UN to the West: Axis of Russia, China sees shift
Photo by Laurent Gillieron
There is a shift in Russia and China’s position on Syria that should not be underestimated, a spokesperson for envoy Kofi Annan said yesterday as Turkish Foreign Minister Ahmet Davutoğlu confirmed the change in the giants’ attitudes.
“Don’t underestimate the degree of a shift that happened particularly in the Russian and Chinese positions,” Ahmad Fawzi said following a weekend meeting Geneva.
“Russia and China have come to the conclusion that a change is necessary [in Syria’s administration],” Davutoğlu said.
According to Fawzi, reports out of Beijing and Moscow had been “very supportive” of the agreement made in Geneva. “Let’s wait until the dust settles on this agreement and I think everyone will see that it was quite an accomplishment that was achieved here on Saturday.”
Countries agreed in principle on a political transition, he said, but a complete halt to the violence was vital first.
“It’s imperative that we get a cease-fire,” said Fawzi.
Russia accuses West of distorting Geneva Syria accord
Shortly after Annan’s remarks, Russian Foreign Minister Sergei Lavrov accused the West of seeking to “distort” the agreement reached in Geneva.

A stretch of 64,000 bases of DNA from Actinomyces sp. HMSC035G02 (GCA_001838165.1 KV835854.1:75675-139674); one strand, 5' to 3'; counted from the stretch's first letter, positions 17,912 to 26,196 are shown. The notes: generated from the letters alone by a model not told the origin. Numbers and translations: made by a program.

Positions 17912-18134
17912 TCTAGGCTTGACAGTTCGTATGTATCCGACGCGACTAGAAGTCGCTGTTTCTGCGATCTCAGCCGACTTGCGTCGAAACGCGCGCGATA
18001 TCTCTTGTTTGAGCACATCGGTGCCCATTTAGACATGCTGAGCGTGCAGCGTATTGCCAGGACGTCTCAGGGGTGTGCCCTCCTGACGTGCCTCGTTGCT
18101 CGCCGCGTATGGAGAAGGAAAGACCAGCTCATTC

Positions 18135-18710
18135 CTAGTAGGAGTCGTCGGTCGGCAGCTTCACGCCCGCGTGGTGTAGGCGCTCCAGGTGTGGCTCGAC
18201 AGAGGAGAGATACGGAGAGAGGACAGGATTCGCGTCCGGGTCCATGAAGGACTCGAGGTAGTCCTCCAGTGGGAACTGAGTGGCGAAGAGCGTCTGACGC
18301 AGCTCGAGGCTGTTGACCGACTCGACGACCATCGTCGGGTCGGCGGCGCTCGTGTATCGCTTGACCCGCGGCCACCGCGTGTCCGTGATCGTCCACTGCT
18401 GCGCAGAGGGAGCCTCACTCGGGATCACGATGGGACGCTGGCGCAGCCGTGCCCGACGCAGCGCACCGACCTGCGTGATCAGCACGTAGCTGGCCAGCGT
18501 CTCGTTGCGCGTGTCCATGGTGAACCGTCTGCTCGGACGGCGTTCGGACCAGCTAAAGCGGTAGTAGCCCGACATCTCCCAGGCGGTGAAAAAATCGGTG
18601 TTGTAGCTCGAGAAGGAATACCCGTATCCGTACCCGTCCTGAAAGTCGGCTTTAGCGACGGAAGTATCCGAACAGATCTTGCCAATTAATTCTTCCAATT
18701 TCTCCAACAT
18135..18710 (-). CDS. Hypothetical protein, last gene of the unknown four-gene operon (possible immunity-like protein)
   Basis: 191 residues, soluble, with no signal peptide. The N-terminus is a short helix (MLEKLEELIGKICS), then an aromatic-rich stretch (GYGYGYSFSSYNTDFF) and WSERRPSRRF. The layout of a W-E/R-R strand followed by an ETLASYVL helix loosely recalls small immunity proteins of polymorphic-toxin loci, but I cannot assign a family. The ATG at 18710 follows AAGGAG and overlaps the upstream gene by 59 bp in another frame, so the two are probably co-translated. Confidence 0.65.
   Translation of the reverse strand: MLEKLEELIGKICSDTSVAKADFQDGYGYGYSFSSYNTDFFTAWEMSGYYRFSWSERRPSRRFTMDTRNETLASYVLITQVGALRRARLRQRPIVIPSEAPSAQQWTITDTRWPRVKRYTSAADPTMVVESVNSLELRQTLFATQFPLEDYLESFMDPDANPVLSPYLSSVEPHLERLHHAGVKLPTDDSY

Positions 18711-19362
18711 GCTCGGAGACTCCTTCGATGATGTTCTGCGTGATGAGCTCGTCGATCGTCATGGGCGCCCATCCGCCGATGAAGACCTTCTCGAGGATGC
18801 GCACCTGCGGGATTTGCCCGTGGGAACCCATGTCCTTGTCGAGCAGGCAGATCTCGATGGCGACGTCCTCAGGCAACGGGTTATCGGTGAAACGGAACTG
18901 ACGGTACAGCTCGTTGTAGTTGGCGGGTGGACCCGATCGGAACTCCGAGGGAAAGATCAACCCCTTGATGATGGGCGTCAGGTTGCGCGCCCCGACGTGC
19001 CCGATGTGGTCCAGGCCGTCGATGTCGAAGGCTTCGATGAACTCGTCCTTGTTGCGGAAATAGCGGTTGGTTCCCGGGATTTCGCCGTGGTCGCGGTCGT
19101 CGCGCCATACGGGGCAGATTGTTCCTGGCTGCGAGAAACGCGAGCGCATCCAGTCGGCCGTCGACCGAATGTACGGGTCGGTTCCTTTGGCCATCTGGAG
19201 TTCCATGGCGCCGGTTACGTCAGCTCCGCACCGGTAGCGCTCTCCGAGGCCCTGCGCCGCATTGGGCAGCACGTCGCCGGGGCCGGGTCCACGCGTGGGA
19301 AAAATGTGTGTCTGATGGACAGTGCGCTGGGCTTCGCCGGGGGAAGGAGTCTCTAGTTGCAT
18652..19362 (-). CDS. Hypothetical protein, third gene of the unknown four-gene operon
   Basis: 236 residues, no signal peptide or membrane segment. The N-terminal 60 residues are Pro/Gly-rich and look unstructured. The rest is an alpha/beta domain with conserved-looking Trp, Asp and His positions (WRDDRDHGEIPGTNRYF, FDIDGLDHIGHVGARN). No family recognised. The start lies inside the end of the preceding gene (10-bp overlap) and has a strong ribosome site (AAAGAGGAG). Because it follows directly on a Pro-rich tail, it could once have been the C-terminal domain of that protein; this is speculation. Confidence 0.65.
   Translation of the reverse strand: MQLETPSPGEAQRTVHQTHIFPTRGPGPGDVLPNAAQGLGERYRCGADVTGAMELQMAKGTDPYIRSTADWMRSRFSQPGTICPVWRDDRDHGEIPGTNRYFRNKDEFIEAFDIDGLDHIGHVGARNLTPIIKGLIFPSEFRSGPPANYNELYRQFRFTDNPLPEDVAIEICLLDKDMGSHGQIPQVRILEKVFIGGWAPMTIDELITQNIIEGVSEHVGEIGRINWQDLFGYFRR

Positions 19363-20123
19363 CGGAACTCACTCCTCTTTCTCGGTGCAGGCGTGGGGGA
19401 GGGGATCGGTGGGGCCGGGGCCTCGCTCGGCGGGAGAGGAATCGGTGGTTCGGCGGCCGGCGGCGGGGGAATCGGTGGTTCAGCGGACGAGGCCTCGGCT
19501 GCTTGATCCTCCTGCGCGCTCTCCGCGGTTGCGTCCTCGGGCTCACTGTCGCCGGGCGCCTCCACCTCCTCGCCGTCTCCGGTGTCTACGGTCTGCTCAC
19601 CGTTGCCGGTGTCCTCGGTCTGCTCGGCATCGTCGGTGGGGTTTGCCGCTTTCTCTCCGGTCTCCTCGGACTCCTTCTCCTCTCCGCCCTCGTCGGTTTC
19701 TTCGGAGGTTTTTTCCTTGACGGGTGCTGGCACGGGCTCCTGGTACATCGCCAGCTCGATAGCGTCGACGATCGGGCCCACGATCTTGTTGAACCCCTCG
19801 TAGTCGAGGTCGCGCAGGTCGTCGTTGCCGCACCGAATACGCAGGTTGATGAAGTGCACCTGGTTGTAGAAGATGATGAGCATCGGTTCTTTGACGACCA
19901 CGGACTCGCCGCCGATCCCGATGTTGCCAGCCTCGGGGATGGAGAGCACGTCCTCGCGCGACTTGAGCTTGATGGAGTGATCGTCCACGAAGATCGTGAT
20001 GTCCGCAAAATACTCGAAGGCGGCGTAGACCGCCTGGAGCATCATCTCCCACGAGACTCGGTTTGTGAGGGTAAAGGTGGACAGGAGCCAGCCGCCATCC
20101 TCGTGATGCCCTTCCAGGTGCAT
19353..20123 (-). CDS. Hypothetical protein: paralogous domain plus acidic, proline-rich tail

Lavrov hailed the accord based on proposals by Annan as an “important step,” but said Western capitals had already read more into the final statement than what was written on paper.
“Unfortunately, some Western participants have started in public statements to distort the agreements that were reached [in Geneva],” he told reporters at a news conference with his Vietnamese counterpart.
“These [Geneva] agreements are not there to be interpreted. They mean exactly what is said in the communiqué and we need to follow the agreements that were made,” Lavrov said. “Our [Russian] position is honest and we are not trying to make it seem more than what is written in the text.”
World powers agreed June 30 on a plan for a transition in Syria which did not make an explicit call for President Bashar al-Assad to vacate his position of power. However, the West swiftly made it clear that it saw no role for al-Assad in a unity government.
“Neither al-Assad or anyone else, only the Syrian people, can decide who will govern Syria,” Davutoğlu said, adding that no authority could be above the will of the Syrian people. “In such a case, they can’t say the [Syrian] administration has been handed over to a transitional government.”
Lavrov also said he would meet Syrian opposition leaders in Moscow next week to discuss the possibility of ending violence in the country, Reuters reported. “We will use this coming meeting with yet another Syrian opposition group to continue work to end violence and start Syrian dialogue between the government and all groups of the Syrian opposition as soon as possible.”
Meanwhile, Lavrov blamed the Friends of Syrian People group for supporting “only one foreign rather than internal Syrian opposition group,” the Russian Foreign Ministry said on its Twitter account. He also said that the Friends of Syrian People group sought to fuel confrontation rather than foster conditions for a nationwide dialogue.